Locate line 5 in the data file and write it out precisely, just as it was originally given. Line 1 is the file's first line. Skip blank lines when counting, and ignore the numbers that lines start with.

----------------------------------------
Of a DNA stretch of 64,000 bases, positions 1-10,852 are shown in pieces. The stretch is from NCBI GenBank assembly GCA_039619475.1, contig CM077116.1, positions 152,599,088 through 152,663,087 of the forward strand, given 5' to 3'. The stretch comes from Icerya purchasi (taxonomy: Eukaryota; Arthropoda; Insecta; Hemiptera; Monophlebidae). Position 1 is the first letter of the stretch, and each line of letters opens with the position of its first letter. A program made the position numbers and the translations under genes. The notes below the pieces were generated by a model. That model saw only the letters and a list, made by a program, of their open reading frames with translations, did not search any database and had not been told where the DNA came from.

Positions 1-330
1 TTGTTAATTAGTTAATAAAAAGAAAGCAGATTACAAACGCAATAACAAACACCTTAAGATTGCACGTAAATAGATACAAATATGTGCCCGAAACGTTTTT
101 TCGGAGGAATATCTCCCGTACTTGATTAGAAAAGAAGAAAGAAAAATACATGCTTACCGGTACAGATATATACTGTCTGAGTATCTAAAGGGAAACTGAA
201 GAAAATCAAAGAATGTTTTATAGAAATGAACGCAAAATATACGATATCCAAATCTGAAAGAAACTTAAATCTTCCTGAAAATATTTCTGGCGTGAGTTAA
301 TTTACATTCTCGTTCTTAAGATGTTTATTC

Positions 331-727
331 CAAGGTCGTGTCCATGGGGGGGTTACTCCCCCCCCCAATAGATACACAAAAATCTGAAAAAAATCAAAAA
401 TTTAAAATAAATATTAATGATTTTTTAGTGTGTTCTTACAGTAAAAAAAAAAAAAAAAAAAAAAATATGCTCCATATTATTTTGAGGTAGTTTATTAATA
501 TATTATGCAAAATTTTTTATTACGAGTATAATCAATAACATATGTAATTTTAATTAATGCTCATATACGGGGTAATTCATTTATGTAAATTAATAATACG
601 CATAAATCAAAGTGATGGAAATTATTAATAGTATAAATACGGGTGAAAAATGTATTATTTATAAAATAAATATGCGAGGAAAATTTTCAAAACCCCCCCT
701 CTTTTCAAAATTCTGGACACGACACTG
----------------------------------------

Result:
201 GAAAATCAAAGAATGTTTTATAGAAATGAACGCAAAATATACGATATCCAAATCTGAAAGAAACTTAAATCTTCCTGAAAATATTTCTGGCGTGAGTTAA